Wednesday, June 29, 2011

Dogwood Ring

I opened an Internet shop called FavreBijoux on Etsy almost two years ago.  Etsy provides a template for photos and descriptions and facilitates transactions through PayPal. FavreBijoux is where I sell some of my production designs in both sterling silver and 18k gold along with a selection of one of a kind jewelry. The Internet has made it possible for artists like myself to connect with buyers anywhere in the world. Since opening I have shipped pieces to Europe, Canada and many states in the US. Today, every brand is developing a social presence and in many cases directly selling on their sites. Luxury products are selling online along with Fine Art.

Through the years I have made many wedding bands and other custom pieces to mark special occasions.  I have been privy to the engagement plans and intimate stories that inspire the jewelry and I am always honored that my clients share these personal messages with me. 

The original Dogwood ring was commissioned by a couple. She is a published author of books on horticulture and he is a master gardener and teacher of horticulture. Her love of the Dogwood flower, a native species in Pennsylvania, inspired the ring. My interest in botanical painting infused the project with the necessary detail required to sculpt the original wax.  I guess it should follow that this Dogwood ring is a sentimental favorite on Etsy and on several occasions it has become an engagement ring.
Dogwood Ring- 18k Gold. ©FavreBijoux on Etsy.
Dogwood Ring-18k gold. Original sketch ©Mimi Favre-FavreBijoux
Dogwood Ring- Sterling Silver. ©FavreBijoux-Mimi Favre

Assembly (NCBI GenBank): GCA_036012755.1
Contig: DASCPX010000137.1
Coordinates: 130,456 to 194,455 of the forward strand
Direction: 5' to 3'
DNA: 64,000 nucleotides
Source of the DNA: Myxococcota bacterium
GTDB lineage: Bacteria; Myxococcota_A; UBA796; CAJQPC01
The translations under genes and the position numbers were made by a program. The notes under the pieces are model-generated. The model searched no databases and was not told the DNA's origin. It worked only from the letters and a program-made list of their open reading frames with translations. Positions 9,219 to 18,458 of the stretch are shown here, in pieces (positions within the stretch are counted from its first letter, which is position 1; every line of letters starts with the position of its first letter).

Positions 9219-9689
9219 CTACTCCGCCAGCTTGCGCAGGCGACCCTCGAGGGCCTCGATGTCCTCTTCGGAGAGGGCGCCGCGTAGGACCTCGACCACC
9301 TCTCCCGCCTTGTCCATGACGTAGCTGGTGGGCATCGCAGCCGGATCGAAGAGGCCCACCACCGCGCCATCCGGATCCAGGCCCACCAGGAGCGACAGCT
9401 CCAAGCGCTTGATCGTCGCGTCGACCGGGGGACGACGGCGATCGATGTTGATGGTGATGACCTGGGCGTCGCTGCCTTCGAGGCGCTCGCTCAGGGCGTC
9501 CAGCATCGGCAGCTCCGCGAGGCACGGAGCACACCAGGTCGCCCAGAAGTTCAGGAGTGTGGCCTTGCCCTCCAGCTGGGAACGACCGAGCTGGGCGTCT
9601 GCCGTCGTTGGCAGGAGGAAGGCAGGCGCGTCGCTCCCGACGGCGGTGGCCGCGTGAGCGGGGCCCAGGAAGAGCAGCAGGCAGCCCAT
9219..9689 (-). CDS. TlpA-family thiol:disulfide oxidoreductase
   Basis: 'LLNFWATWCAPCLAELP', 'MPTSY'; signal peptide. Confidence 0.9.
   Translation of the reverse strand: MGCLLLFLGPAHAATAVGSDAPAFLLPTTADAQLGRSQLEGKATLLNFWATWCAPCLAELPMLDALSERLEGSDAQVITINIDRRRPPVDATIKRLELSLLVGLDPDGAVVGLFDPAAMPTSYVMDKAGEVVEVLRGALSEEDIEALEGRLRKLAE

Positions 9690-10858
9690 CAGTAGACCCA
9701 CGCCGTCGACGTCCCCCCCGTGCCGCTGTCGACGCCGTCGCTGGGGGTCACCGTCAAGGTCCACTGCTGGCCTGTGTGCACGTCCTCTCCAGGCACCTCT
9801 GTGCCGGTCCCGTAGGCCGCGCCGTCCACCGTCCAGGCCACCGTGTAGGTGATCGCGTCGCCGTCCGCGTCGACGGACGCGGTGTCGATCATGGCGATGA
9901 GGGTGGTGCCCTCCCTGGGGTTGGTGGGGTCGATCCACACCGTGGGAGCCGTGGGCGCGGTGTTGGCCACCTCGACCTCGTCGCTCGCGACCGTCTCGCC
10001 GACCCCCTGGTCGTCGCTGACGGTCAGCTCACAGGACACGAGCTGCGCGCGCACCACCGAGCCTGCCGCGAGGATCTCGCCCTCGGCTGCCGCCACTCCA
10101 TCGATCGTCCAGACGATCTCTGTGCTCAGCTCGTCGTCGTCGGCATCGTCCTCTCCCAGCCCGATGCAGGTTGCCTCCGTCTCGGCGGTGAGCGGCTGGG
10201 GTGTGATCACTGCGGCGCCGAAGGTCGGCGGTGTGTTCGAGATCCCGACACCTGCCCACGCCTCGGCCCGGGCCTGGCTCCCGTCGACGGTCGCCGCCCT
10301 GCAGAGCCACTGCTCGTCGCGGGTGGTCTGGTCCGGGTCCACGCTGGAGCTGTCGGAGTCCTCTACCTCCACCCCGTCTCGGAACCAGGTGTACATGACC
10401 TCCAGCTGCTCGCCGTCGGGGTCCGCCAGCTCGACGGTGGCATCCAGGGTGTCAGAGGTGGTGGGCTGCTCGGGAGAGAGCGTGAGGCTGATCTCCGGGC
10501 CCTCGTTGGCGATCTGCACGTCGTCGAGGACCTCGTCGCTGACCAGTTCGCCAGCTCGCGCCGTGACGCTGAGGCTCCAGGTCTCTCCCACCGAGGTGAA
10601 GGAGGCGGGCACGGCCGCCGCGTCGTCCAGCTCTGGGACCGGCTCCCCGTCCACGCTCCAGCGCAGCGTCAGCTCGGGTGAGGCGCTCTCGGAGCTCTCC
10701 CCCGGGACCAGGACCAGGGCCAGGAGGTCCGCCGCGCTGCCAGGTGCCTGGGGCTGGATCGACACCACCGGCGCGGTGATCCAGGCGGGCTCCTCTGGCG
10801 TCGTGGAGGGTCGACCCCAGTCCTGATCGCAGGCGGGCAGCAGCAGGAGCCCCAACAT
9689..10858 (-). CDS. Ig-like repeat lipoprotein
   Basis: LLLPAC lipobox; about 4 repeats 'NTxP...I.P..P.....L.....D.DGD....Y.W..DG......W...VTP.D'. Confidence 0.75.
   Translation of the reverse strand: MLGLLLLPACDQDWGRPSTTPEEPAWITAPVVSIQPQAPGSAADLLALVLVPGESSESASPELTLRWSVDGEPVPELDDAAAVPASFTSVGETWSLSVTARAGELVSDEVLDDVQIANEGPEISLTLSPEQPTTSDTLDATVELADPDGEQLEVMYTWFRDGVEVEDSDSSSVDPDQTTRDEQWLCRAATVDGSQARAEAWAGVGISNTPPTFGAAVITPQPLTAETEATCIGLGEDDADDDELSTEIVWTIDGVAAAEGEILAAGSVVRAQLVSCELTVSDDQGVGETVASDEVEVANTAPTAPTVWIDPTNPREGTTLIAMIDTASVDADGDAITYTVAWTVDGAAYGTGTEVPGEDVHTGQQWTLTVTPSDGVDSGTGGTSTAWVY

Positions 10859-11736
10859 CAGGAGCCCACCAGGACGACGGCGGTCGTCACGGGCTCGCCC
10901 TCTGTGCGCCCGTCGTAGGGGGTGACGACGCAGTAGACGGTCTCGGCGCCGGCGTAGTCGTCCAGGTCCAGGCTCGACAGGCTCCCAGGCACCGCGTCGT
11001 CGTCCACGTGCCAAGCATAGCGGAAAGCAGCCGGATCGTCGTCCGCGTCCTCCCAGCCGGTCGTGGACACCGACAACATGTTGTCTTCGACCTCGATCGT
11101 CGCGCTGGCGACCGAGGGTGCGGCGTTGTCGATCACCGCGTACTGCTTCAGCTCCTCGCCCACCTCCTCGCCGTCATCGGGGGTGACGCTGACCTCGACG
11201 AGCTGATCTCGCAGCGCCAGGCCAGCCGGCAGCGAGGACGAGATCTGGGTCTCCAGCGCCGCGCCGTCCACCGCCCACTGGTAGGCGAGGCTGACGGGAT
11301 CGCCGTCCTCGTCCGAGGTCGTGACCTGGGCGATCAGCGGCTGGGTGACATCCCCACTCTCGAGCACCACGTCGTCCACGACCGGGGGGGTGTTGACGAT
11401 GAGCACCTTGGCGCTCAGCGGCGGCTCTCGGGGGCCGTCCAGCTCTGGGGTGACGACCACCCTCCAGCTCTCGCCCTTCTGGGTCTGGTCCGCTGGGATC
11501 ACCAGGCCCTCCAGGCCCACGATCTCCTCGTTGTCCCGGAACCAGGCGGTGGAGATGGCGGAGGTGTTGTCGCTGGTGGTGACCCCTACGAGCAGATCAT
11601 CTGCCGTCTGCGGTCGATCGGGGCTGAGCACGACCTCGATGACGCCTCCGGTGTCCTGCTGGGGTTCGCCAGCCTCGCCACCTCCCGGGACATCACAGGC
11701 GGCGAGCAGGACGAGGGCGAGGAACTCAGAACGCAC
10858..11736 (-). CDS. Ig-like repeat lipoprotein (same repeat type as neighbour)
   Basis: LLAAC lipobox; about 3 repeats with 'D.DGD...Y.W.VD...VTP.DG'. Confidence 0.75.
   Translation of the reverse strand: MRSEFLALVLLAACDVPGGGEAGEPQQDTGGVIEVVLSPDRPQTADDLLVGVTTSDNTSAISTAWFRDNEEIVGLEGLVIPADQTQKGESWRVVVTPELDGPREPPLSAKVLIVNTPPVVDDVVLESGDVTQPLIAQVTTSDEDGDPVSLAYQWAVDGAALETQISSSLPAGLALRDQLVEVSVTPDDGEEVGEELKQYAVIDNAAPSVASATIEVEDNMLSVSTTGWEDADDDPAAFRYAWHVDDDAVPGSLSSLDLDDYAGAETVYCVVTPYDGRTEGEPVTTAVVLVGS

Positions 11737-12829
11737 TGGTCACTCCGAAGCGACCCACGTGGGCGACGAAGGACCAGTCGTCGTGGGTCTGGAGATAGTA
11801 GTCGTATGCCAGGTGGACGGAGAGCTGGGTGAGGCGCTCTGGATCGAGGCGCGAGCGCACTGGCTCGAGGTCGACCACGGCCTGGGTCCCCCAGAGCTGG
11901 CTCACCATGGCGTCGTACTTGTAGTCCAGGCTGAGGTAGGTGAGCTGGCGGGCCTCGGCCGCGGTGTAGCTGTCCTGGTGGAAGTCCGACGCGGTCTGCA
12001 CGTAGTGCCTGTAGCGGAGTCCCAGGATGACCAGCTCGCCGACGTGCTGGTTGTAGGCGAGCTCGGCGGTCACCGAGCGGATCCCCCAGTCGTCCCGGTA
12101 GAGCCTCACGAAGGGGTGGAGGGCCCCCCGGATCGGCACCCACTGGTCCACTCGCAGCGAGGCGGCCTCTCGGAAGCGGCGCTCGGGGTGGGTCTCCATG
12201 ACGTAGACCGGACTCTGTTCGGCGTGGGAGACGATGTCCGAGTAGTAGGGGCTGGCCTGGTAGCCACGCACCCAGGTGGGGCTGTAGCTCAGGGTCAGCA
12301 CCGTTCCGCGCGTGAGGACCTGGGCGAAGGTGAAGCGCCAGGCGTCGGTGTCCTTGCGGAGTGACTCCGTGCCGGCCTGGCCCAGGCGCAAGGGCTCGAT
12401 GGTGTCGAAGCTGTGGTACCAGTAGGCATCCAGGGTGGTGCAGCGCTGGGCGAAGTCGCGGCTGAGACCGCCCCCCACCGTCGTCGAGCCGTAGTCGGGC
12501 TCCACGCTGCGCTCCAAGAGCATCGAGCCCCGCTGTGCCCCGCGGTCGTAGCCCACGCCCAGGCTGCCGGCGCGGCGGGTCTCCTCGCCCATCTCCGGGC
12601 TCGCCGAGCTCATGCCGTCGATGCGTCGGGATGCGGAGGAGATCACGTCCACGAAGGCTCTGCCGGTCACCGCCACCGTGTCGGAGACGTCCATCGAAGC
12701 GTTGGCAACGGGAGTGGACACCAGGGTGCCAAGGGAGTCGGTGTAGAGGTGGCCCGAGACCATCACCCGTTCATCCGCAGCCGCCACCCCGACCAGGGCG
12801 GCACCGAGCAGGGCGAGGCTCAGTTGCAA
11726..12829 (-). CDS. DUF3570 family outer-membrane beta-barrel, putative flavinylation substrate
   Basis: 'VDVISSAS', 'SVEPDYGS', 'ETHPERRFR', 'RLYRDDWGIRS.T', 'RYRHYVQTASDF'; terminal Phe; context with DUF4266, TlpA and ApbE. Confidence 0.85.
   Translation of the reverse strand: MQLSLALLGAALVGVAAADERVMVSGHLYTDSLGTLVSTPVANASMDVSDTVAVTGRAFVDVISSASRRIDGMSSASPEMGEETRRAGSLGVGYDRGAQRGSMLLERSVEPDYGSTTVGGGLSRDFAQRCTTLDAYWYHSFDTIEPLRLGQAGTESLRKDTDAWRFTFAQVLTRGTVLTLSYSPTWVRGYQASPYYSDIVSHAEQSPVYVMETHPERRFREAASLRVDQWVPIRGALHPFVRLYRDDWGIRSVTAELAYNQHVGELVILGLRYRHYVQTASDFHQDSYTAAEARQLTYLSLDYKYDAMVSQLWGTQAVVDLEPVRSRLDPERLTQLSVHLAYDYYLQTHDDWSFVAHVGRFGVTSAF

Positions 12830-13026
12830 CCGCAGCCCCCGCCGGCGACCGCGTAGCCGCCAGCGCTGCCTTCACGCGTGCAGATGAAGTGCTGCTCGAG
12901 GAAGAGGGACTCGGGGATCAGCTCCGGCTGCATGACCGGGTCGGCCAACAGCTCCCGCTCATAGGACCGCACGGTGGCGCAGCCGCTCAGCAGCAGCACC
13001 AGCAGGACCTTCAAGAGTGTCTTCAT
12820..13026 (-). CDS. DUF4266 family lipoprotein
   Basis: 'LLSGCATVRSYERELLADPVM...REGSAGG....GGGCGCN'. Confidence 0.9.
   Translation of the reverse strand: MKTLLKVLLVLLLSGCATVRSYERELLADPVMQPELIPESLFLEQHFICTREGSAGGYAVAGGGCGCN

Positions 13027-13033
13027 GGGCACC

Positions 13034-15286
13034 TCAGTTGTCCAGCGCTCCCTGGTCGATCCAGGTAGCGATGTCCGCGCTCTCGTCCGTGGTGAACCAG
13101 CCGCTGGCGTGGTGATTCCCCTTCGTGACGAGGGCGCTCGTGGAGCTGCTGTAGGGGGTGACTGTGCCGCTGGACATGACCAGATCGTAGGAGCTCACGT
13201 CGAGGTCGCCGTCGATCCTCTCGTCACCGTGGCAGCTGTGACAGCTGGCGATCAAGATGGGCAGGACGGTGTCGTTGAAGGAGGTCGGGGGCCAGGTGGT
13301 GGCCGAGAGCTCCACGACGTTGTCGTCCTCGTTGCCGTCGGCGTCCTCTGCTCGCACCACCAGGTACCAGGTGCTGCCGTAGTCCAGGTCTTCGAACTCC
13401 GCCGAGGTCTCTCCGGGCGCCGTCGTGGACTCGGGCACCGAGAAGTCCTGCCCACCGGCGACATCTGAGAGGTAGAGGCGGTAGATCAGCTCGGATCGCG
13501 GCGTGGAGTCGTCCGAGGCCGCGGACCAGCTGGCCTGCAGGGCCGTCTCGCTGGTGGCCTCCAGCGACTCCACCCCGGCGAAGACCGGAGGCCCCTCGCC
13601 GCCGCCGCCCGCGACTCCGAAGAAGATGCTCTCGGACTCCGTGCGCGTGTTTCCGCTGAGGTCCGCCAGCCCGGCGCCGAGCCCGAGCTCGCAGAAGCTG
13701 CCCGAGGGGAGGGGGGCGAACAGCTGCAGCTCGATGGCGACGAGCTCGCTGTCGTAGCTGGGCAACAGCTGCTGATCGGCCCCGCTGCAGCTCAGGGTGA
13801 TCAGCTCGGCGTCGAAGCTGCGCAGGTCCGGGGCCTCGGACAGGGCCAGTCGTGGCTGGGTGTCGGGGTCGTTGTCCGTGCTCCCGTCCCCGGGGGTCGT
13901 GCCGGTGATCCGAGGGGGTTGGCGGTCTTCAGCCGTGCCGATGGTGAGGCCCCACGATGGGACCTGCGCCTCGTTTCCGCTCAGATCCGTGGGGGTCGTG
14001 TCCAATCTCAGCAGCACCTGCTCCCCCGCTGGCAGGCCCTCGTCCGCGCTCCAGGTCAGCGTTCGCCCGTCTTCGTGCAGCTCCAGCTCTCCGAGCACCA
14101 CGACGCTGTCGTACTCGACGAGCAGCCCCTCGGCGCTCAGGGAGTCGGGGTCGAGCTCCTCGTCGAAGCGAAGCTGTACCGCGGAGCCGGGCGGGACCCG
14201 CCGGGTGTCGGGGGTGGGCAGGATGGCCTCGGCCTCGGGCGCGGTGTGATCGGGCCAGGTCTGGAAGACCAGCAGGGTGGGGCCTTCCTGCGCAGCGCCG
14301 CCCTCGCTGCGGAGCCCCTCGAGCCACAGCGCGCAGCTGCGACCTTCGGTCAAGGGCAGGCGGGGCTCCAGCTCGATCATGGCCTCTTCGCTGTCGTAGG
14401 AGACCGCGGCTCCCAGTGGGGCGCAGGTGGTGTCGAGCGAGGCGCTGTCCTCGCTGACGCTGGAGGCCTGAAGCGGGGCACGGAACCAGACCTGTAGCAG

Friday, June 10, 2011

Decorative Metalwork- Early 20th Century

Decorative metalwork from the Early 20th Century Arts and Craft period has always been an inspiration to me. I was intrigued as a child by a flat copper dish that was in our home. It had a hammered design on the border and was obviously handmade . The story is that my grandfather had made it in school shop class circa 1911.  I know now that it was a design and object typical of the era. I loved the color of the old copper and I coveted this object by carrying it with me to my college dorm room and various apartments over the years.

I also remember visiting numerous antique shops in upstate NY, where I attended college in the 70's, that were crammed with stuff from this period—of course I had no money! This was before Arts and Craft style and brands, like Sickley and Roycroft, had renewed popularity and prices escalated. 

Maybe what captures my interest is the handmade aura that the objects of this period posses.  Roycroft employed 500 crafters in East Aurora, New York at its peak. Along with other handcrafts like bookbinding, the community made decorative metal objects from copper that fit the style of oak furniture of the day.  The Stickley brothers produced hand made furniture in the Mission Style from quarter sawn oak and visible joinery, which incorporated hammered textured hardware from bronze. 

The common elements of metalwork of this style that I find appealing are the simple somewhat organic designs and the use of texture. Rivets are used to join elements together. The touch of the artist’s hand evidenced by hammer marks and use of other chasing tools make this work unique. The objects were meant to decorate and be useful. Large bowls and vessels, candle sticks, lamps, book ends and desk sets were common products.

The objects pictured are from various makers to be sold by  Rago Auctions in Lambertville, New Jersey. This established business specializes in this period. I took the pictures onsite with permission from staff.

Karl Kipp- Rago lot 380A

Roycroft- Rago Lot 394

Roycroft-  Rago Lot 383
Roycroft Desk Set (Detail)

Roycroft-  Rago Lot 383

Stickley - Rago Lot 408

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Gustav Stickley- Rare Candlesticks- Rago Lot 374

Tiffany Studios- Rago Lot 540
Tiffany Studios- Rago Lot 521

Tiffany glass lamps and decorative objects of this period have always been popular and I believe will always be collected.